His style just doesn't date. Surreal musings on sausage-meat and retro-gags about Slade and The A-Team will be here today and gone tomorrow. But Connolly - like David Attenborough's safari suits - just carries on regardless of the prevailing winds in fashion. He makes no attempt to be PC, blithely laughing about 'taboo' subjects such as Stephen Milligan, Fred West, Alzheimer's and the handicapped. At the Hammersmith Apollo, this was his considered assessment of the difference between the sexes: 'Women can hold in a fart and men can't' He even made a joke of his sometimes Neanderthal attitudes, saying that although he's never slept with a man, 'I fully intend to. Never let it be said I'm not politically correct' (to loud applause).
It's not that he tells great gags (although some of his one-liners - a scrotum is like 'the last chicken in Sainsbury's' - would not be kicked out of bed by lesser stand-ups). Rather, he inundates you with this great big, swamping personality, wave upon wave of Connolly lapping you into laughter. The experience leaves you happily drained, like a Cross Channel swimmer sprawled on the beach at Calais.
He has a keen eye for detail - reflecting on the beige colour of strawberry jam melting into a crumpet - and uses language of rare vividity; coitus interruptus is like someone saying to you: 'Here, have a box of Quality Street, eat all the papers, and give me all the sweeties back.' A psychiatrist could have a field-day with the free associations that drive the show. In one dazzlingly illogical sequence, he digressed from Catholicism to Calvinism to Switzerland to Toblerone to scones to lame ship-workers (don't ask me how).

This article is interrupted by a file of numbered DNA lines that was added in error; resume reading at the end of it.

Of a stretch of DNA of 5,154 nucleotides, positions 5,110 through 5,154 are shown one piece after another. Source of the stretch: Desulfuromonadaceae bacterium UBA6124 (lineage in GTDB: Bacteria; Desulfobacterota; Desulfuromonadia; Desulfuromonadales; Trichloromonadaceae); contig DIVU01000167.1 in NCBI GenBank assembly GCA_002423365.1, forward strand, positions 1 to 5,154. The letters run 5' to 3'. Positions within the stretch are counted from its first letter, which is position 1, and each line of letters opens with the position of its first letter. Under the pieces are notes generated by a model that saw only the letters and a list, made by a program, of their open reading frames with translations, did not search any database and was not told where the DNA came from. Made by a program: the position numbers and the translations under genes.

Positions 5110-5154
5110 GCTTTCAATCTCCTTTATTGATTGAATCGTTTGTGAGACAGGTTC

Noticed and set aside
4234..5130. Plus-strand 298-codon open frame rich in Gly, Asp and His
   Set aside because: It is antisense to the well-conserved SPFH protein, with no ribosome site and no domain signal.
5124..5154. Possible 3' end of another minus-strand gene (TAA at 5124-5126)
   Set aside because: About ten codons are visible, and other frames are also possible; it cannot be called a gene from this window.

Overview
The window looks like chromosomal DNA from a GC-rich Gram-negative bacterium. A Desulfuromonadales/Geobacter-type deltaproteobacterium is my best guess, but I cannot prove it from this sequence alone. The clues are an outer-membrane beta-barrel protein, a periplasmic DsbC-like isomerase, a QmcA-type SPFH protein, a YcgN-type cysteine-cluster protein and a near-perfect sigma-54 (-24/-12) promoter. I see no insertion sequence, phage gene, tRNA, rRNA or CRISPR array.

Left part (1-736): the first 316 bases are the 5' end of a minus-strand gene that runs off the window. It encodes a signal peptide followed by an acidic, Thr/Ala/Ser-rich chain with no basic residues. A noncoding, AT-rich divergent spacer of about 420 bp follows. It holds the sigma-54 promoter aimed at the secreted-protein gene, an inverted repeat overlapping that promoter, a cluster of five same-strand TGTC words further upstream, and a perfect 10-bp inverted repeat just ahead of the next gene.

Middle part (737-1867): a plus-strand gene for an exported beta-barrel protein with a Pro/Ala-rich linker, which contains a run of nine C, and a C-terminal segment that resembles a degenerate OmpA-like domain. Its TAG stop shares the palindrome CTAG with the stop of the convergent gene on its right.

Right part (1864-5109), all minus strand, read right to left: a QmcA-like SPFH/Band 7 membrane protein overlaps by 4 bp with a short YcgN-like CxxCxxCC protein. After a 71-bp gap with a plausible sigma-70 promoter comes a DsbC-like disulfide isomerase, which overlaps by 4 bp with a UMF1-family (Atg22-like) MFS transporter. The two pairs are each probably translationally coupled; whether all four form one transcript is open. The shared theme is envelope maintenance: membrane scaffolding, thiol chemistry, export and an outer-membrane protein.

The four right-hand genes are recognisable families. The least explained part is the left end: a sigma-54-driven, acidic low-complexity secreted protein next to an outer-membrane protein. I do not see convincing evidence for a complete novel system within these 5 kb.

Connolly enjoys a wonderful relationship with the audience - except for those ill-advised souls requiring a pit-stop (he raged at one unfortunate trying to sneak out at the climactic point of a routine, 'I'm talking about coming and you're going'). At one stage, audience laughter made him corpse, and he adopted mock-schoolmasterly tones to tick them off: 'I can see some homework being given out.'
So let's forget about the Fergie factor. What other contemporary stand-up could keep a packed Hammersmith Apollo gripped for more than two and a half hours without a break?
Billy Connolly is at the Hammersmith Apollo tonight & 23-28 May (Box office: 081 741 4868).